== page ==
I love split releases. Whether its similar bands playing off of each others’ strengths or two totally different bands going toe-to-toe, there is a sense of community and camaraderie that makes split releases a joy to listen to. Plus it just feels like you’re getting more bang for your buck, right? Today, I have the pleasure of talking about Shades of Sorrow, a split that certainly delivers on the “bang,” a three-way offering of depressive black metal from the UK’s Blackened Death Records featuring Suicide Wraith, Uncanny Reality, and our very own Necrolytic Goat Converter.
The first three tracks on this release come to us care of London, UK’s Suicide Wraith, a solo project of “Pope” Richard Weeks (credited here as “Wraith”), who is also the man behind Blackened Death Records itself. A prolific multi-instrumentalist, Richard is involved in many different projects that span every genre of metal (and sometimes beyond) one can think of, but Suicide Wraith is by far the most personal of his work. Rooted in depressive black metal, Suicide Wraith is a visceral, physical manifestation of inner turmoil, given substance through ferocious riffs. Album opener “Open Eyes, Open Veins” sets a blistering tone for the album to follow, building rapidly off a brief bit of ambiance to a roaring crescendo. “Far From Grace” takes a more mid-tempo approach, but serves as a necessary counterpoint to the even thrashier “Suicide Messiah.” Even at it’s slowest, Suicide Wrath’s music takes a much more caustic approach to their craft than what most people would think of when picturing DSBM. It’s a take on the subgenre that is surprisingly refreshing, and makes for a strong opening statement that hooks the listener in for the rest of the bands to follow.
Next in the running order is three songs from New York’s Necrolytic Goat Converter. For those who may still be unaware, NGC is the recording project of good friend and staff writer Chris Voss, a man of talent both on and off the written page. Necrolytic Goat Converter is already having a banner year, celebrating the release of the project’s first full-length Isolated Evolution back in August, and judging from the songs presented here, the best is still yet to come. “An Ill-Conceived Ritual” and “Fierce Cvlt” see the full culmination of the Darkthrone influences the project has always been up-front about, drawing influence at once from both “A Blaze…” and “Circle the Wagons” by way of a flurry of punk-inspired drum beats and evil sounding, second-wave black metal guitar lines, while “Hordes of Death” might be the most menacing song from NGC yet, full of crashing, dissonant chords and an almost death metal level of crushing intensity. The material presented here hearkens back to the sound of the band’s 2016 demo, but could hardly be called a step backwards. If anything, these songs show that Chris is still more than capable of pushing himself and experimenting when it comes to songwriting.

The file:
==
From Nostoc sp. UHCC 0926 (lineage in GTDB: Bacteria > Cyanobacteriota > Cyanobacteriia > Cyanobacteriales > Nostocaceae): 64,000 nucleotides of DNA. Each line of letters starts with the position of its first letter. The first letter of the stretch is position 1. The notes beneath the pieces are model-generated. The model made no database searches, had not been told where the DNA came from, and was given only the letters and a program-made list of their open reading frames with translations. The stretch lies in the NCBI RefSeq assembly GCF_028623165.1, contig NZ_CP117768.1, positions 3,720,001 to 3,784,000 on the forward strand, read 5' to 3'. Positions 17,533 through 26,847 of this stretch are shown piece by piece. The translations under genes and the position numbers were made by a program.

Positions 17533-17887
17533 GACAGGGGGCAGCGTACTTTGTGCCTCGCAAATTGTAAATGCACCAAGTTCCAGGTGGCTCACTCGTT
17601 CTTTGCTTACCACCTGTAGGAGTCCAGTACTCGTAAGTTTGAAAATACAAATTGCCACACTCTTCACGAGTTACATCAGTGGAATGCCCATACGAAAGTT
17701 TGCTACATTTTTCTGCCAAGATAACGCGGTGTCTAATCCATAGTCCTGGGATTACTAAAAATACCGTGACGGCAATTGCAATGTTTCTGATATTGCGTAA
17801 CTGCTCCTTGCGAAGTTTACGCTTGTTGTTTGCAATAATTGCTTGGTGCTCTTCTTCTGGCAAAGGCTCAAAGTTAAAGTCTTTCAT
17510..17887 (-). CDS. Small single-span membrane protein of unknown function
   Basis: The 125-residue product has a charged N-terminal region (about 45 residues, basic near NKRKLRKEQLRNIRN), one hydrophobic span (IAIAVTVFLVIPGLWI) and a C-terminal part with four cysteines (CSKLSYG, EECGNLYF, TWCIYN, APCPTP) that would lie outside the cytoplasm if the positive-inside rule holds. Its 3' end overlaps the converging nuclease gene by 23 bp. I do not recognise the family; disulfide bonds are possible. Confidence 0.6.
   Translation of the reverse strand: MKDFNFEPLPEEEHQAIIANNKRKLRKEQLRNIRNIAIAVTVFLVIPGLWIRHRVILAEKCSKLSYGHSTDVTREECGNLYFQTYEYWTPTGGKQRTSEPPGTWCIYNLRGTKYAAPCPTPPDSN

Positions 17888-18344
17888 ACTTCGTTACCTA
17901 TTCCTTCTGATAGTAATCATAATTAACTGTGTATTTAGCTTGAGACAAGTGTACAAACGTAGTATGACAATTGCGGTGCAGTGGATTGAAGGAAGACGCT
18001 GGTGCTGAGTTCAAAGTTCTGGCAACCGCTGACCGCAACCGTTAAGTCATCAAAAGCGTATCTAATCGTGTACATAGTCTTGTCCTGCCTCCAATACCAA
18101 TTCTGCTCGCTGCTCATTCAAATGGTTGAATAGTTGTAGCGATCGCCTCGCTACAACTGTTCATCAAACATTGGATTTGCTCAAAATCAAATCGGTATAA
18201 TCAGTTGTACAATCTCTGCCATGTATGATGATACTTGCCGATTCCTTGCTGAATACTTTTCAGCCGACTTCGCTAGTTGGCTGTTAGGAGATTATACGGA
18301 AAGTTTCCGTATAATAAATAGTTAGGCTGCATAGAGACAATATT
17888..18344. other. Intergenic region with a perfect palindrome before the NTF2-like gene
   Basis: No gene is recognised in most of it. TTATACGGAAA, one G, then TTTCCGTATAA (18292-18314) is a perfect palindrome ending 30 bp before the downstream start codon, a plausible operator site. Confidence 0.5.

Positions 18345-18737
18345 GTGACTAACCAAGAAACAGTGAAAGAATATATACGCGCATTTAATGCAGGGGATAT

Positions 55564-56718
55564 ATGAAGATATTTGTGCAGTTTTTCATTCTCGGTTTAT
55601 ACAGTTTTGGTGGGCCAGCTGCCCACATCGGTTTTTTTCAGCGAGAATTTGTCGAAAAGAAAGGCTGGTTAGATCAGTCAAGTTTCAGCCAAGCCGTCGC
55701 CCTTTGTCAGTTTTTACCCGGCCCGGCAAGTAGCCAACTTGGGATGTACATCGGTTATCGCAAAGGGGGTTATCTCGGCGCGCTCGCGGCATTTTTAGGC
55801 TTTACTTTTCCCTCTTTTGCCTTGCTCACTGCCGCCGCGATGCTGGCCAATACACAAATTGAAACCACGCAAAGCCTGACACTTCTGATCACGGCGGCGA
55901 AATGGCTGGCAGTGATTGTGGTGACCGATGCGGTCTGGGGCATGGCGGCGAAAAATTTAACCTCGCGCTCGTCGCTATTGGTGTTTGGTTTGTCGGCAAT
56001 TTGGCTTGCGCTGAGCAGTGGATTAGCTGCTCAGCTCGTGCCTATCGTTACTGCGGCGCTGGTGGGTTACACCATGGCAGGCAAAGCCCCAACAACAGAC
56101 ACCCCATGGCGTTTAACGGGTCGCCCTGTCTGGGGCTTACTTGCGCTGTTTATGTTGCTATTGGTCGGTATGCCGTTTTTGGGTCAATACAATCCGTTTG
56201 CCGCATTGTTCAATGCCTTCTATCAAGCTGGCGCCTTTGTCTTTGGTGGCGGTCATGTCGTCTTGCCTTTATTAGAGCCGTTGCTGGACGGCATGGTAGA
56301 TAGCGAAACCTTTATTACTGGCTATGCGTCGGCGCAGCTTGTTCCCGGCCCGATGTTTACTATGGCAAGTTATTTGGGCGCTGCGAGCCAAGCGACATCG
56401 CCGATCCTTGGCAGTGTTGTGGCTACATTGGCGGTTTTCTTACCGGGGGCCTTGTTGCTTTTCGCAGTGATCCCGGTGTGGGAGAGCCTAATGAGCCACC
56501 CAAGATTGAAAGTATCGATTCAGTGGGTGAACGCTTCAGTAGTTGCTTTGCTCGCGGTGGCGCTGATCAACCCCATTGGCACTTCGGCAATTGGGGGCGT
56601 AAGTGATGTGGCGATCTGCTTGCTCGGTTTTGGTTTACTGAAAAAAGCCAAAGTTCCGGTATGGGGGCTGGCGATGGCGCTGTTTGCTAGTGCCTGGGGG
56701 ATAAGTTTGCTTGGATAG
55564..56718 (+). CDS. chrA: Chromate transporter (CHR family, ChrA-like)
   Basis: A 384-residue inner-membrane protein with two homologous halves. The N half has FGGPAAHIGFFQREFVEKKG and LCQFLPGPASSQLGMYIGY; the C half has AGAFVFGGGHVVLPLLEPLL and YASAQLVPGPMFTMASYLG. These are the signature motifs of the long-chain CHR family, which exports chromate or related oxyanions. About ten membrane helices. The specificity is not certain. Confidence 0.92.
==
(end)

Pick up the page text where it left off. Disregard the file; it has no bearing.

The final three tracks on this split come from Kent, UK’s Uncanny Reality. Uncanny Reality’s contributions to this split release are at once the most recognizable as DSBM, full of the lumbering tempos and melancholic guitars that have become the hallmark of the subgenre, but sole member Immørdæk puts her own spin on the material. “Dipsomania” builds itself from a slow intro to a huge climax, with light piano touches soaring over the pounding rhythm and strong guitar melody. “Black Clouds Over England” places the emphasis on Immørdæk’s searing vocals, whose range of harsh delivery is nothing short of impressive. The album closes with the haunting “The Ghost of an Uninvited Guest,” contrasting the more melodic numbers with eerie ambient textures. Uncanny Reality’s music comes from a familiar place, but this is anything but a by-the-numbers affair.
Shades of Sorrow is an excellent addition to the canon of all three of these bands, and gifts to the listener a combination of talent from across both sides of the pond. Each of these artists provides a different take on the same core ideas, and the interplay of each of the various styles makes for a compelling listen.